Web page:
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Machine shop? In NY, NY? Titanium collar

Discussion in 'Setup & Repair [DB]' started by mheintz, Mar 4, 2008.


  1. mheintz

    mheintz

    Nov 18, 2004
    From time to time, I use an egg pin with a universal clamp. The clamp has squeezed the collar of my endpin such that the screw with which one secures the endpin no longer goes in through the hole in the collar. I think that a collar made of a stronger metal would prevent the problem. Does anyone know of any machine shops preferably close by NY, NY that might be able to take my existing collar and duplicate it in titanium? How much should I expect to pay? Any other suggestions?
     
  2. jimmyduded

    jimmyduded

    Jun 12, 2007
    cherry hill nj
    expect to pay a decent ammount(30-100 depending on ammount of effort involved)because the piece will be handmade thats going to cost the workers time, titanium is a pretty expensive metal too, probably not the best route for your problem to be fixed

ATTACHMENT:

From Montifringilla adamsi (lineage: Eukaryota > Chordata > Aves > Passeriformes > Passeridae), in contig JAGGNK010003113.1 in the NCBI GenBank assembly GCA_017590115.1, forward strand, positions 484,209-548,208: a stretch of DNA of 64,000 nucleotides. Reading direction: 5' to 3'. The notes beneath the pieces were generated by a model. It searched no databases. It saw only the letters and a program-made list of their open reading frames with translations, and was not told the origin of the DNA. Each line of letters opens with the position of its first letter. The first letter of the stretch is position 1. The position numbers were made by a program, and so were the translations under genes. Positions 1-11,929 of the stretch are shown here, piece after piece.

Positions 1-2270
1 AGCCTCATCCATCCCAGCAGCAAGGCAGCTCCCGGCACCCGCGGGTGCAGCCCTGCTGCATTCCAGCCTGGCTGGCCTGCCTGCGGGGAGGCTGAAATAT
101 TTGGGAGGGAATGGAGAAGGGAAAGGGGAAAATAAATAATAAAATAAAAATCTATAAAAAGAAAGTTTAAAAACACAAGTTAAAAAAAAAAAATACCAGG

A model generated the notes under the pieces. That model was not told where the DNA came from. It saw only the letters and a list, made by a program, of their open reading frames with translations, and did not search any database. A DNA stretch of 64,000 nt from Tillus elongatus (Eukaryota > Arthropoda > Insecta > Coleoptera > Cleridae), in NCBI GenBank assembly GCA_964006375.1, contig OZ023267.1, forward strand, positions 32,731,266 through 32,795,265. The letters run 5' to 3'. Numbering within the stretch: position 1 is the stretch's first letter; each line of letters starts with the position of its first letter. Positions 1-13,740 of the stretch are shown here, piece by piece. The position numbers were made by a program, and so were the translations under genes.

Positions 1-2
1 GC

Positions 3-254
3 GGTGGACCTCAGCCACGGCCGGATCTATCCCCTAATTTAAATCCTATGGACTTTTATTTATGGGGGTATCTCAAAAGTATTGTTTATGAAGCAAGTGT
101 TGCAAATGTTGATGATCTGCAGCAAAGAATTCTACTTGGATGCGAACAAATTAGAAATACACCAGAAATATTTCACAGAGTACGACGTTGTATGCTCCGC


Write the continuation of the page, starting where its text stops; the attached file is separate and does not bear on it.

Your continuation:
3. Have you considered shaping an end-pin to the same specs/angles that your egg-pin functions at? It would be a fixed position, but if you're happy with the current angle, it shouldn't be hard to figure out.

    Just keep in mind that most pins are stainless, and must be altered at precise temperature to maintain their temper. If you bend it with propane, you may weaken the steel (at exactly the weakest point - the bend).

    If you go this route, consider making two bends in the steel, so that the rubber stopper hits the ground at the correct angle. Also, use a machine shop that has the expertise to work with tempered and stainless steel.

    A bent pin will have some "play" in it (feels like a slight springy-ness) unless you opt to reinforce the bends with additional weld.

    Doing this at a machine shop cost me about $50, not cheap. But I've had it for years, and with my bent pin, I get all the chicks.
     
  4. jimmyduded

    jimmyduded

    Jun 12, 2007
    cherry hill nj
    for the collar maybe carbide would be a suitable metal, brittle but extremely strong
     
  5. mheintz

    mheintz

    Nov 18, 2004
    Thank you for the suggestions.

    Not a bad idea, but I really like the eggpin. I like being able to adjust the angle and the design feels very stable.
     
  6. Stainless is much easier to work than Titanium, and probably stronger for a small part like that (Titanium parts can be super-strong, but they tend to be a bit bigger for the same strength).
     

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